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Leader of State Democratic Party's African American Caucus Urges Santa Monica to Stop Fighting Voting Rights Lawsuit


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By Niki Cervantes
Staff Writer

December 13, 2017 – The head of the African American Caucus of the California Democratic Party is urging the City of Santa Monica to halt its fight against Voting Rights litigation filed on behalf of the Latino population, saying the City Council needs to align itself with “progressive values and the law.”

The letter from Darren W. Parker, chair of the caucus, urges the City to voluntarily adopt a by-district system that divides Santa Monica into several districts, with candidates for council running depending on where they live.

Santa Monica, Parker said, should “avoid the horrible mistake made by the decision makers in Palmdale,” who were also sued on allegations of violating the voting rights of minorities, fought it all the way to California’s Supreme Court and lost.

Palmdale, where Parker resides, spent an estimated $7 million and, in the end, was required to accept a new voting system with individual voting districts which were formulated by the plaintiffs.

“Santa Monica does not have to follow the path laid out by Palmdale, though Santa Monica seems to be on that course -- even having had its legal arguments already rejected by the Los Angeles Superior Court, Court of Appeal and California Supreme Court,” Parker wrote.

“There is a better way,” Parker said in the letter, which was released by Kevin Shenkman, the attorney who filed suit against Palmdale in 2012 and did the same with the City of Santa Monica in April of 2016. “Voluntarily change the election system to be more fair to minorities.”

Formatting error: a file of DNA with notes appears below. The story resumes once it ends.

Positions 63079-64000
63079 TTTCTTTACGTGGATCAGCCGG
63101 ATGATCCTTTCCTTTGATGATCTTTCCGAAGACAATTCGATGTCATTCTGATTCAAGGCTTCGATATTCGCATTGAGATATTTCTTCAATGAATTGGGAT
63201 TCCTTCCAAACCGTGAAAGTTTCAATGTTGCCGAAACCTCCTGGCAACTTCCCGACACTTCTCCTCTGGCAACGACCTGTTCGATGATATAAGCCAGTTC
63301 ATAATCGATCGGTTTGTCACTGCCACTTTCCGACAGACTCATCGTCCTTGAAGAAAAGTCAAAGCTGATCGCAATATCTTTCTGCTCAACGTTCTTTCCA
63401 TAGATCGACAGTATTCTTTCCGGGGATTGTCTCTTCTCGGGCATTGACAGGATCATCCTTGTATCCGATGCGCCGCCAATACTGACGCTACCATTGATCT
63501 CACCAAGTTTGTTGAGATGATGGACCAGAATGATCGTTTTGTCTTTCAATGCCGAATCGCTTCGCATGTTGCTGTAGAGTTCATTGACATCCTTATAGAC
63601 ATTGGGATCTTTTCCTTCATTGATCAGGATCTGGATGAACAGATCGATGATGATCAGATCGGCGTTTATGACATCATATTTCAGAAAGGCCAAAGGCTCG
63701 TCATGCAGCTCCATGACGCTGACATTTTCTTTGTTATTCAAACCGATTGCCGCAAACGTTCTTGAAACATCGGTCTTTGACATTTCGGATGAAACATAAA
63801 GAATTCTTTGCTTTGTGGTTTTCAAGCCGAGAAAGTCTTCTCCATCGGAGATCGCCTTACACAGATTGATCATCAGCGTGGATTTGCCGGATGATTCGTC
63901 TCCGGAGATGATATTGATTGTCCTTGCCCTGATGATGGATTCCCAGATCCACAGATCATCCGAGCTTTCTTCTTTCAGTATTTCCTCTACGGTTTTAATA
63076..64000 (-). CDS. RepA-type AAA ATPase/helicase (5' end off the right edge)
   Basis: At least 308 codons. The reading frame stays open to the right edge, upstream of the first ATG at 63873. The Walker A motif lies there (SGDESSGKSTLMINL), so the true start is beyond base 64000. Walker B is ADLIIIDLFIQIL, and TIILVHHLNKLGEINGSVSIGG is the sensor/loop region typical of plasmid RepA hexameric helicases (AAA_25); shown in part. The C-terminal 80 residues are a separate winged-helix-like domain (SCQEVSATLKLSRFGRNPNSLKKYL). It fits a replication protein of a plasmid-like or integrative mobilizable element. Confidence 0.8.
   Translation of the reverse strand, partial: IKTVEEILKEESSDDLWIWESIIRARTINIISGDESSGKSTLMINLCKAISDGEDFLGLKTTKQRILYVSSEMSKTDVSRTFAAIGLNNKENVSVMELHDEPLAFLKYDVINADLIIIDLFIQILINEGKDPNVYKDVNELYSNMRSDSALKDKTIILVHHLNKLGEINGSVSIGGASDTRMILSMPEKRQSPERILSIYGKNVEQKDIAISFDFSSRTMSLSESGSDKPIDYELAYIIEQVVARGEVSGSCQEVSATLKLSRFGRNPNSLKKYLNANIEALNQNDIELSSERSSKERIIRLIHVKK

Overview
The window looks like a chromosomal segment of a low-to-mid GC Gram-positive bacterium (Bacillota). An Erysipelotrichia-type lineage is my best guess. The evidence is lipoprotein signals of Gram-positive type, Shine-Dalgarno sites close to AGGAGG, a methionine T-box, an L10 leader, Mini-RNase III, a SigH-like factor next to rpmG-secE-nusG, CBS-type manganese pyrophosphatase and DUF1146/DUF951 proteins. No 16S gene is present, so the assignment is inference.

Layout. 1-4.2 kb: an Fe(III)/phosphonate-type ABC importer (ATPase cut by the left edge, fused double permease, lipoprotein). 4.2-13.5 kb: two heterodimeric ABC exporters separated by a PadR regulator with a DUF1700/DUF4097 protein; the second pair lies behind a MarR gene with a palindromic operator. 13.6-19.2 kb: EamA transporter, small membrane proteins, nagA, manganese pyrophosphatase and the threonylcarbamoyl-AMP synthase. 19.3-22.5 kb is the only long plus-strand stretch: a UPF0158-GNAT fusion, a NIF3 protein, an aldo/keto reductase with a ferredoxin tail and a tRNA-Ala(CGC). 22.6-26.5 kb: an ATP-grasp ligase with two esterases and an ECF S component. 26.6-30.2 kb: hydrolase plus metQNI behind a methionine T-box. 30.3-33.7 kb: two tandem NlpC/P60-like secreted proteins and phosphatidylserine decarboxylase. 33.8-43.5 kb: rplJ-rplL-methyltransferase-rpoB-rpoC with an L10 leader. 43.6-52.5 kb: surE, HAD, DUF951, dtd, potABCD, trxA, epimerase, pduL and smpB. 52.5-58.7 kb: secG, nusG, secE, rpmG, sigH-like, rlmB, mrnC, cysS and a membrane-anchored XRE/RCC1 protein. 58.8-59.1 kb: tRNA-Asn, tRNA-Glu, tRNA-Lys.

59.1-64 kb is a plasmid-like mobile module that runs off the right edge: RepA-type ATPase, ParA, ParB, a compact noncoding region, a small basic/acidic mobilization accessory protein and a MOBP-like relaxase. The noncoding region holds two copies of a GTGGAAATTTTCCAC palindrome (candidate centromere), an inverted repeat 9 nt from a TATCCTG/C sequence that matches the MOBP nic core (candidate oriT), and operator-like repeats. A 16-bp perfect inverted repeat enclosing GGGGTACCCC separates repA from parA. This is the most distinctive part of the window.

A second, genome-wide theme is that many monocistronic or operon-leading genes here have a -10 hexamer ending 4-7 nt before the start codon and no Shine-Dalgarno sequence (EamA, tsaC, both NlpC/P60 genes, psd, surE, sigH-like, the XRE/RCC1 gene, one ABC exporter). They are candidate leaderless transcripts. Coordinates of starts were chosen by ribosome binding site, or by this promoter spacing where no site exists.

Minority groups contend at-large districts -- which treat the entire city as a single voting district -- dilute the voting power of minorities and require costly campaigns they often can’t afford.

Santa Monica officials argue that at-large voting enhances the influence of minorities by making the entire council -- which was expanded from three to seven members in 1946 -- accountable to all voters.

The City also argues that voters have re-affirmed at-large voting twice, in 1975 and 2002, and that the plaintiffs have failed to provide evidence of injury or facts showing Latino-preferred candidates would have won office under an alternative electoral system.

Voting Rights lawsuits have been filed throughout California in recent years by Shenkman and others, seeking to replace the at-large voting method used by most small to mid-sized municipalities with by-district systems ("City of Santa Monica the “One Hold Out” in Voting Rights Litigation, Lawyer says," May 18, 2017).

In his letter, Parker also said Santa Monica is acting in opposition to the progressive, left-leaning ideas of which it often boasts by continuing to fight the Voting Rights litigation against it.

Council members “should be able to look past their perceived self-interests and finally bring the city’s election system into conformity with those progressive values and the law,” he said.

The Los Angeles County Democratic Party and California Democratic Party have officially endorsed district elections throughout California, Parker said.

Santa Monica’s lawsuit was filed by the Pico Neighborhood Association (PNA) and Maria Loya, a Latina activist and Pico Neighborhood resident who unsuccessfully ran for the Council in 2004 ("Santa Monica Facing Lawsuit Over At-Large Council Elections," April 13, 2016).

After several delays, the suit is headed back to Superior Court next summer.

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